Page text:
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Natural Hazards and Earth System Sciences An interactive open-access journal of the European Geosciences Union
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Volume 14, issue 2 | Copyright
Nat. Hazards Earth Syst. Sci., 14, 443-457, 2014
https://doi.org/10.5194/nhess-14-443-2014
© Author(s) 2014. This work is distributed under
the Creative Commons Attribution 3.0 License.

Research article 28 Feb 2014

Research article | 28 Feb 2014

Karst show caves – how DTN technology as used in space assists automatic environmental monitoring and tourist protection – experiment in Postojna Cave

F. Gabrovšek1, B. Grašič2, M. Z. Božnar2, P. Mlakar2, M. Udén3, and E. Davies4 F. Gabrovšek et al.
  • 1Karst Research Institute, Research Centre of the Slovenian Academy of Sciences and Arts, Postojna, Slovenia
  • 2MEIS d.o.o., Mali Vrh pri Šmarju, Slovenia
  • 3Luleå University of Technology, Luleå, Sweden
  • 4Folly Consulting Ltd, Cambridgeshire, UK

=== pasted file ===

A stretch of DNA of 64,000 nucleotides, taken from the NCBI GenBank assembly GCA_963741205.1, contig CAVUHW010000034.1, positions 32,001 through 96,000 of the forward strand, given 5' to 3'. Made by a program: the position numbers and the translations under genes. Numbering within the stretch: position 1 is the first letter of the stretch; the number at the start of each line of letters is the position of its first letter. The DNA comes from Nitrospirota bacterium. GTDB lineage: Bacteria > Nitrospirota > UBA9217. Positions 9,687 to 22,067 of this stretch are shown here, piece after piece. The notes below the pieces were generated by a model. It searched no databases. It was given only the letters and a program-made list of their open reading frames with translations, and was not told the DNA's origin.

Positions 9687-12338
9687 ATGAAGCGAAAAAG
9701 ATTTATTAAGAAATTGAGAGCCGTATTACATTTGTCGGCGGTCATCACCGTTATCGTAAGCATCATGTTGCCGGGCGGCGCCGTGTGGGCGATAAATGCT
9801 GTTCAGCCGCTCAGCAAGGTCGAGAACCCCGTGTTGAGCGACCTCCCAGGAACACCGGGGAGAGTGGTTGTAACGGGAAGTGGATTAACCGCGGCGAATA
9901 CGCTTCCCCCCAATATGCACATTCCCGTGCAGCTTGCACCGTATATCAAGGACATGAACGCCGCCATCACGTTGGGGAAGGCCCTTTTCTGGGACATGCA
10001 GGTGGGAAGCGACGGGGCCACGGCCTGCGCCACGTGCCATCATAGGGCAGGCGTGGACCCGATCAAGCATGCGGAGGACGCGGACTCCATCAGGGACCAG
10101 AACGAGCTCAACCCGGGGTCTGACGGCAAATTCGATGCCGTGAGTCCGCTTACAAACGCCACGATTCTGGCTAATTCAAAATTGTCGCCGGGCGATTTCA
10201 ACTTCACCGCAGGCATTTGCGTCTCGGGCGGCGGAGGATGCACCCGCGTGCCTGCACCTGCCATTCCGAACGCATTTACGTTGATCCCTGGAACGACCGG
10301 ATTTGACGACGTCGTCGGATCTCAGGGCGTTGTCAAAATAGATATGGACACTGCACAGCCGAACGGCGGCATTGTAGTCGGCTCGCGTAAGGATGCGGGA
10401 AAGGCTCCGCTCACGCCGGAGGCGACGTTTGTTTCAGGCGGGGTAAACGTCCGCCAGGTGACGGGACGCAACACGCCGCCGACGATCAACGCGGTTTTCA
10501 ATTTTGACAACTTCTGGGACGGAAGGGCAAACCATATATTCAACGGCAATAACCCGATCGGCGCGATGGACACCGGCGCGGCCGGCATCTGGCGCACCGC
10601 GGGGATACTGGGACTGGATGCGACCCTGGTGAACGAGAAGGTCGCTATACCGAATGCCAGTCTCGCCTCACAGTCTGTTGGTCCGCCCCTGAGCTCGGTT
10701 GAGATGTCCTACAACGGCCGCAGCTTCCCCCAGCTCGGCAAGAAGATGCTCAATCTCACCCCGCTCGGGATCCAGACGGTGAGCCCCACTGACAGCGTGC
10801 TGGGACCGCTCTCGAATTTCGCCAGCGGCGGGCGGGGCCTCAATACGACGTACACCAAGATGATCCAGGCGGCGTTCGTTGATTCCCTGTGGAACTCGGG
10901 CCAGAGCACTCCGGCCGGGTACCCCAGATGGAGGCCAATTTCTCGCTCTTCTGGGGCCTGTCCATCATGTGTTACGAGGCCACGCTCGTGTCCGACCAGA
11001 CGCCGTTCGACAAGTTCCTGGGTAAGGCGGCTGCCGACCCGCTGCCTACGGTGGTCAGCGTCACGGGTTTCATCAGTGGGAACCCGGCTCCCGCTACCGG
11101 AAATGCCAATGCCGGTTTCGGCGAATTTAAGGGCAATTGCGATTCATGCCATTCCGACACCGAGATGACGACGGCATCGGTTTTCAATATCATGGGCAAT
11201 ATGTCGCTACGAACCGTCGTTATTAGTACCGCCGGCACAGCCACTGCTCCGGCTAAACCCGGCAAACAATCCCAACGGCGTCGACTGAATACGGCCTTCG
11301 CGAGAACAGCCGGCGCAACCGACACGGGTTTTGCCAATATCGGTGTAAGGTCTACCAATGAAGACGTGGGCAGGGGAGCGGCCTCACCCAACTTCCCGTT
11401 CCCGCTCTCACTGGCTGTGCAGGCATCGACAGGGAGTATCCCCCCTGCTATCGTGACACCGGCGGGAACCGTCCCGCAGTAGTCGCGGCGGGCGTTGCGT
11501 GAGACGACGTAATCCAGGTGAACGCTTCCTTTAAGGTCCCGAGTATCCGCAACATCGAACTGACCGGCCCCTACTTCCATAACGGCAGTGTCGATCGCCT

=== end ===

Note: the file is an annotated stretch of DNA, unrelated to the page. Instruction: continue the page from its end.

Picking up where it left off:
Abstract. The paper presents an experiment demonstrating a novel and successful application of delay- and disruption-tolerant networking (DTN) technology for automatic data transfer in a karst cave early warning and measuring system. The experiment took place inside the Postojna Cave in Slovenia, which is open to tourists. Several automatic meteorological measuring stations are set up inside the cave, as an adjunct to the surveillance infrastructure; the regular data transfer provided by the DTN technology allows the surveillance system to take on the role of an early warning system (EWS). One of the stations is set up alongside the railway tracks, which allows the tourist to travel inside the cave by train. The experiment was carried out by placing a DTN "data mule" (a DTN-enabled computer with WiFi connection) on the train and by upgrading the meteorological station with a DTN-enabled WiFi transmission system. When the data mule is in the wireless drive-by mode, it collects measurement data from the station over a period of several seconds as the train without stopping passes the stationary equipment, and delivers data at the final train station by the cave entrance. This paper describes an overview of the experimental equipment and organization allowing the use of a DTN system for data collection and an EWS inside karst caves where there is regular traffic of tourists and researchers.

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